I have been looking forward to visiting Steampunk’s cafe, The Warehouse, for a long time. I first read about them a couple of years ago on the excellent Brian’s Coffee Spot blog, when I was planning a trip back to Scotland from Michigan and looking for coffee shops to visit. I didn’t make it to Steampunk then (not having a car made it tricky to go too far from the big cities), but I made a note to seek them out at the first opportunity.
They were also my first coffee review, the charming Costa Rica Miran 1. Needless to say, I’m a fan.
This December, having moved back to Scotland permanently, just such an opportunity arose. My wife and I took a short holiday to North Berwick, and due to my masterful plan to not bring a proper coat, we spent a lot of time indoors, mostly drinking coffee in The Warehouse.
(I got a bit distracted by all the interesting details of the cafe while visiting, so the photos in this article are quite focused. You'll just have to visit to see the whole place for yourself).
The Warehouse takes its name from the fact that it is, well, a warehouse. Or it was, anyway. Brought back to life by Steampunk but still with some of its original features, it is a large building sat back from the little high street and thus dominates the surrounding area. The outdoor seating area is probably lovely in summer, but late December means it’s not too popular.
Inside, however, the popularity is obvious. The place is heaving and finding a seat is tricky - I can’t begin to imagine what it’s like in the summer. A large bar area dominates the ground floor, with a striking black La Marzocco Linea Classic 3-group proudly on display. To the right is the roasting area, a 12-kilo Probat happily rumbling away; to the left a diverse selection of merchandise and beans are for sale.
Steampunk have been roasting since 2012, and still use their VW Campervan to sell coffee at Stockbridge market in Edinburgh at the weekends. They are also extremely dog friendly, with numerous pooches dotted around the cafe at any one time and Ernie the rescue dog dominating their Instagram account.
(He also has his own, @steampunkernie, which he shares with his fellow rescue Oscar. It’s great. Check it out.)
Seating downstairs is relatively limited - bar stools and a few tables - but there is room for the first of two antique wood burning stoves, making the place feel even more welcoming.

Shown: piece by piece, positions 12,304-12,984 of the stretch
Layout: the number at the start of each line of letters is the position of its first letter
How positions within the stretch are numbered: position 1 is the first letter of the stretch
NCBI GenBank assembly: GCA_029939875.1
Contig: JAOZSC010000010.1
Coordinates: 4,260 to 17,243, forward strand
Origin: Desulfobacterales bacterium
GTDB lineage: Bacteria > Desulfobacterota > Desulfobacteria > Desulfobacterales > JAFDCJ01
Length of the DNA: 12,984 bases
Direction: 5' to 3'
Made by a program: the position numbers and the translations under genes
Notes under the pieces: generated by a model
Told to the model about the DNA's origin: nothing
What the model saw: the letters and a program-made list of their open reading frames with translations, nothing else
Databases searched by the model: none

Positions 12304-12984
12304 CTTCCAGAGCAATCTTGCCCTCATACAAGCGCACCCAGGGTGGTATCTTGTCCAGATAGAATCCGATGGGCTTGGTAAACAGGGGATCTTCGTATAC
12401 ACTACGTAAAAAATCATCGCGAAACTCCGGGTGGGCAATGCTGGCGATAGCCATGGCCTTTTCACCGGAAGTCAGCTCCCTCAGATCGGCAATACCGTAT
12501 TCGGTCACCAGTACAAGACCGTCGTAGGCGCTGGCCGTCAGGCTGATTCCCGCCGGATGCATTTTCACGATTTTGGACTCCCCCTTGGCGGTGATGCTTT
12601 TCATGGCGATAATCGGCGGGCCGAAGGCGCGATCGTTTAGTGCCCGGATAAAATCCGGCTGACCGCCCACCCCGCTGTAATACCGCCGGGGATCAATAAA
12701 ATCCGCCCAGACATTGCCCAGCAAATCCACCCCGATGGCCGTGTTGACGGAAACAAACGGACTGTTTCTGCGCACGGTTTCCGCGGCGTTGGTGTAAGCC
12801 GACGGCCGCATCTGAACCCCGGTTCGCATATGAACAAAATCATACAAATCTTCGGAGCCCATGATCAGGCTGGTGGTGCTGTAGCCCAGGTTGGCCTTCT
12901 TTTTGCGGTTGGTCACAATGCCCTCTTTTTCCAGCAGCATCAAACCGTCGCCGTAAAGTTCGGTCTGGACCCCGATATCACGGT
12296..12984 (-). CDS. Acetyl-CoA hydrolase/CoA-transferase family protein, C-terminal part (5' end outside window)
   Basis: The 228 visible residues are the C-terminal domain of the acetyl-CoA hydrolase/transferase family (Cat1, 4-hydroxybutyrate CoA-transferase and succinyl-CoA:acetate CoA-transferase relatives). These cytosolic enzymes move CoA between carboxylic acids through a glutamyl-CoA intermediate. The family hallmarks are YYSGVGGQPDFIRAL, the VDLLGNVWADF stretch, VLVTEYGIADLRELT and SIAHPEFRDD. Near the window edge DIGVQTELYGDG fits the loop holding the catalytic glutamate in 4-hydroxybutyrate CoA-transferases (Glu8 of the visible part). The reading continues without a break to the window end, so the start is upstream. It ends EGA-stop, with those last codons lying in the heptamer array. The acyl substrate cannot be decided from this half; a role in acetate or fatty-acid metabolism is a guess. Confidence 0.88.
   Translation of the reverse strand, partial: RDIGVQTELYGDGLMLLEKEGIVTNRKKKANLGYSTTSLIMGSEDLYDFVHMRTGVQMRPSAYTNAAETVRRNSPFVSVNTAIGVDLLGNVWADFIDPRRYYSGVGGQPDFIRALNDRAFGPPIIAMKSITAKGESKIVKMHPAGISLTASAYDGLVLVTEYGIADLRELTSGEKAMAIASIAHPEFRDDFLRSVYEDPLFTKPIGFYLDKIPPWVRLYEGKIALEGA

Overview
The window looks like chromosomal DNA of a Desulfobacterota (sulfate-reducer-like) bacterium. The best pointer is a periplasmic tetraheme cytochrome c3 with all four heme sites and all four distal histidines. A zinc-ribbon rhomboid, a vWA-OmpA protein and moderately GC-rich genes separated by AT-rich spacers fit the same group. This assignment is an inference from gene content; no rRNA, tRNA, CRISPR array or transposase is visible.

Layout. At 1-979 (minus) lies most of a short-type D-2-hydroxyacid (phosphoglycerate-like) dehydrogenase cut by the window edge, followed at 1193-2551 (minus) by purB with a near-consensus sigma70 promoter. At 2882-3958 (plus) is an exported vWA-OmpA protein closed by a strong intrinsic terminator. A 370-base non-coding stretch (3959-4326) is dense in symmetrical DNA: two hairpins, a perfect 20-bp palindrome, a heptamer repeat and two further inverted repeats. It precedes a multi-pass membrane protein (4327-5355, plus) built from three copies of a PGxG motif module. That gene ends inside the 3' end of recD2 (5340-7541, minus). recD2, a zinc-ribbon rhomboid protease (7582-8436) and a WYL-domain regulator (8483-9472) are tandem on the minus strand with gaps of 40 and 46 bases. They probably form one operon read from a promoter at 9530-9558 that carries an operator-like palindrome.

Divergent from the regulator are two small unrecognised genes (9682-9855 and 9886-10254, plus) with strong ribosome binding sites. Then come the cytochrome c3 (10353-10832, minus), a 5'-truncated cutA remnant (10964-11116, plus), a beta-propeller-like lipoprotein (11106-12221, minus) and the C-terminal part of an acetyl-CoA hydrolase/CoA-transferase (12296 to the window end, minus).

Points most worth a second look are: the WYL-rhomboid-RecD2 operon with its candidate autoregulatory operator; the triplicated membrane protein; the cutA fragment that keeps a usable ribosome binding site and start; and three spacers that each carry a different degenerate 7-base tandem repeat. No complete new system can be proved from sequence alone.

Upstairs is a full kitchen and lots more seating, including the second stove and lots of weathered armchairs, as well as a bookshelf offering a selection of coffee - and other - books for perusal. It is a great spot for whiling away a rainy winter’s afternoon.
The Burundi Murango as an espresso was excellent, sweet and silky smooth with notes of apple and an agreeable brightness. I have mentioned before my preference for an espresso blend, but this Burundi went some way to redeeming single origin espressos in my eyes. As a filter it had a not unpleasant hint of pipe tobacco, as well as keeping the brightness and apple sweetness.
The flat white, made with the Brazil Fazenda Pantano, had a formidable butterscotch and burnt sugar sweetness. I drained it almost instantly. It was delicious.
The staff were extremely friendly and attentive, especially considering how busy the place was. I was most impressed with the fact that all drinks are delivered to your table, even upstairs. This is a pretty terrifying prospect when you see the staircase, but it was completed with great composure every time.
Steampunk is absolutely worth the 45 minute drive from Edinburgh (the rest of North Berwick is quite lovely too). Its location means that, for anyone not based in the area, it takes some seeking out, but those who do will be richly rewarded.
That they’ve gained such a reputation - one that even reached me over in the States - is thanks to a splendid product, expertly prepared and served in a welcoming space by people who know what they’re doing.